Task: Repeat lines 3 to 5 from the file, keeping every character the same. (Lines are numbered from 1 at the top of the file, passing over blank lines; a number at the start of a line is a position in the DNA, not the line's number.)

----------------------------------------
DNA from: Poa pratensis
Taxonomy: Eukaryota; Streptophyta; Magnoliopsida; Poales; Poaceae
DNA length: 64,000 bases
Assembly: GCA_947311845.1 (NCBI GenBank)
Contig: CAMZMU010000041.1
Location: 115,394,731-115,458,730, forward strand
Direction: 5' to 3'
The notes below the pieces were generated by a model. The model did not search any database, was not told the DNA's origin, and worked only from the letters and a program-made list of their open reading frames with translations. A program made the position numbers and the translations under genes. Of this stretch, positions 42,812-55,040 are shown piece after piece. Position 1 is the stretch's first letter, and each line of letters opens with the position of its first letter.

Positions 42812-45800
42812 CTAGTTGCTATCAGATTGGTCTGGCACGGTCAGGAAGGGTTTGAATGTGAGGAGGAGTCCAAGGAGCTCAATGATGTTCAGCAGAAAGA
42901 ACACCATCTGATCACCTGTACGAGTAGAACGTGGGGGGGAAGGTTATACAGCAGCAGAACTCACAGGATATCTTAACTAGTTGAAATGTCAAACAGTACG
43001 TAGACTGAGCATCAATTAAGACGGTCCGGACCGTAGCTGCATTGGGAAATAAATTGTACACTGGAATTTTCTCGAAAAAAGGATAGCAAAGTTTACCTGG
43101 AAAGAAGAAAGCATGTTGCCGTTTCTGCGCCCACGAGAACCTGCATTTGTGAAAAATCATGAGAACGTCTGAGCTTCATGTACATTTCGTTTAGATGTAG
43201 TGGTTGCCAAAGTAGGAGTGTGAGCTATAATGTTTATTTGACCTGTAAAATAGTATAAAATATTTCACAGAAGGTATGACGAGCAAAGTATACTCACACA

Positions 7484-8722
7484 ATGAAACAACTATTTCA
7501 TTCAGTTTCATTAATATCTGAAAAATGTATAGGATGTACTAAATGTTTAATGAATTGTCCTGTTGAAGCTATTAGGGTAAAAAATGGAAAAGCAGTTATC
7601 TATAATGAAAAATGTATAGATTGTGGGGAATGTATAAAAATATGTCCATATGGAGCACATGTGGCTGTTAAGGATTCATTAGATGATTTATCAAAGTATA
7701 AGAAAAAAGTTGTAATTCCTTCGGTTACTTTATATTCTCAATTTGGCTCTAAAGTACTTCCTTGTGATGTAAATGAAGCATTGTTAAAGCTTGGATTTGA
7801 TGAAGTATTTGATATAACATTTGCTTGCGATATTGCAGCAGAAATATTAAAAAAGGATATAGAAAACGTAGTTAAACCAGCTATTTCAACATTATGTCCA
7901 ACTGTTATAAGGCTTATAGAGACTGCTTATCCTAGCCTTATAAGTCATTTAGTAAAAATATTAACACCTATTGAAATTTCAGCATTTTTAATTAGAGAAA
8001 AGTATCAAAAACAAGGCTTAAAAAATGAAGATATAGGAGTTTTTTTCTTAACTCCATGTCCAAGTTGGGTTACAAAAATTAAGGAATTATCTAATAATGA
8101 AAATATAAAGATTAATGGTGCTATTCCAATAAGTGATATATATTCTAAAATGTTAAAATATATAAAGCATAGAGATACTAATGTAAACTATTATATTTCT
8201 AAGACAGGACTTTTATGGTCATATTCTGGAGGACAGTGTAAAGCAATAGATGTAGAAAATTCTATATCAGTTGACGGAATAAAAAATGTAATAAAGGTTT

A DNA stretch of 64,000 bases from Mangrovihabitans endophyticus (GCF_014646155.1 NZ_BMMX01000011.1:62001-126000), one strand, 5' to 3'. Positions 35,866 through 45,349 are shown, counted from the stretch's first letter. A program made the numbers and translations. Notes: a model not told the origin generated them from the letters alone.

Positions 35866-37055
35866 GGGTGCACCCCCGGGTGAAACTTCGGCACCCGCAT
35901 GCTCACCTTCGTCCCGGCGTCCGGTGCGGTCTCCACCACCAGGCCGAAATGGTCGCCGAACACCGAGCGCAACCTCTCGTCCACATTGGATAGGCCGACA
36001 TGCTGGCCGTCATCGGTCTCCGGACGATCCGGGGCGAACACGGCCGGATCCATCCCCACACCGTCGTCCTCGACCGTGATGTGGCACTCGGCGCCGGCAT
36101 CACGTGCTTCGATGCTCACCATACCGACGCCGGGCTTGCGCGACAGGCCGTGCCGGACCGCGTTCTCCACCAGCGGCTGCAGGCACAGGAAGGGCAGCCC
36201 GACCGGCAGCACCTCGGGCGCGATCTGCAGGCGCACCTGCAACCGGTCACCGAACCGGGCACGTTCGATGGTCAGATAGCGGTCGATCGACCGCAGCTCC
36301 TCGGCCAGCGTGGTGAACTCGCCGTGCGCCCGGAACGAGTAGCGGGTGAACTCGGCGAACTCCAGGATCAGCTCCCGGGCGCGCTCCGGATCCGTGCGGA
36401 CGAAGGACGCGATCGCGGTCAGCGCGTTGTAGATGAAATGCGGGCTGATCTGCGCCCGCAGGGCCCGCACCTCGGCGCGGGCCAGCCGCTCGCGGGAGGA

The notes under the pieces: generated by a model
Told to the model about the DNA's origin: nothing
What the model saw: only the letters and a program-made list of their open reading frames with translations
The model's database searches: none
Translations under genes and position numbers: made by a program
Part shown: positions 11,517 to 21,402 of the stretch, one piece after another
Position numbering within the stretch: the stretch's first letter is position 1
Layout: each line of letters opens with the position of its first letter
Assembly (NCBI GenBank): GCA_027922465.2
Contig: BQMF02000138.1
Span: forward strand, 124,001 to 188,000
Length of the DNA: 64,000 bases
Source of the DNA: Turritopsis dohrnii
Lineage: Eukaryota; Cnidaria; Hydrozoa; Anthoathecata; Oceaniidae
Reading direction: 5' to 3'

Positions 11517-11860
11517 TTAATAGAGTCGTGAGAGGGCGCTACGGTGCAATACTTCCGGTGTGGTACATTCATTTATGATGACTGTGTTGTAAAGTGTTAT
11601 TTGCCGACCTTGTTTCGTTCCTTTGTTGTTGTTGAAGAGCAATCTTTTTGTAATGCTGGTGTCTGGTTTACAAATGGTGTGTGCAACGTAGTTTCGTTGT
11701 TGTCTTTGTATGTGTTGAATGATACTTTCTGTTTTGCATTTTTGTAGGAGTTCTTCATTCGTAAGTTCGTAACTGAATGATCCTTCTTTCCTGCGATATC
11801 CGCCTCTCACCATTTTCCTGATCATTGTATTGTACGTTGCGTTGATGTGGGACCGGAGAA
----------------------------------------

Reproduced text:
DNA length: 64,000 bases
Assembly: GCA_947311845.1 (NCBI GenBank)
Contig: CAMZMU010000041.1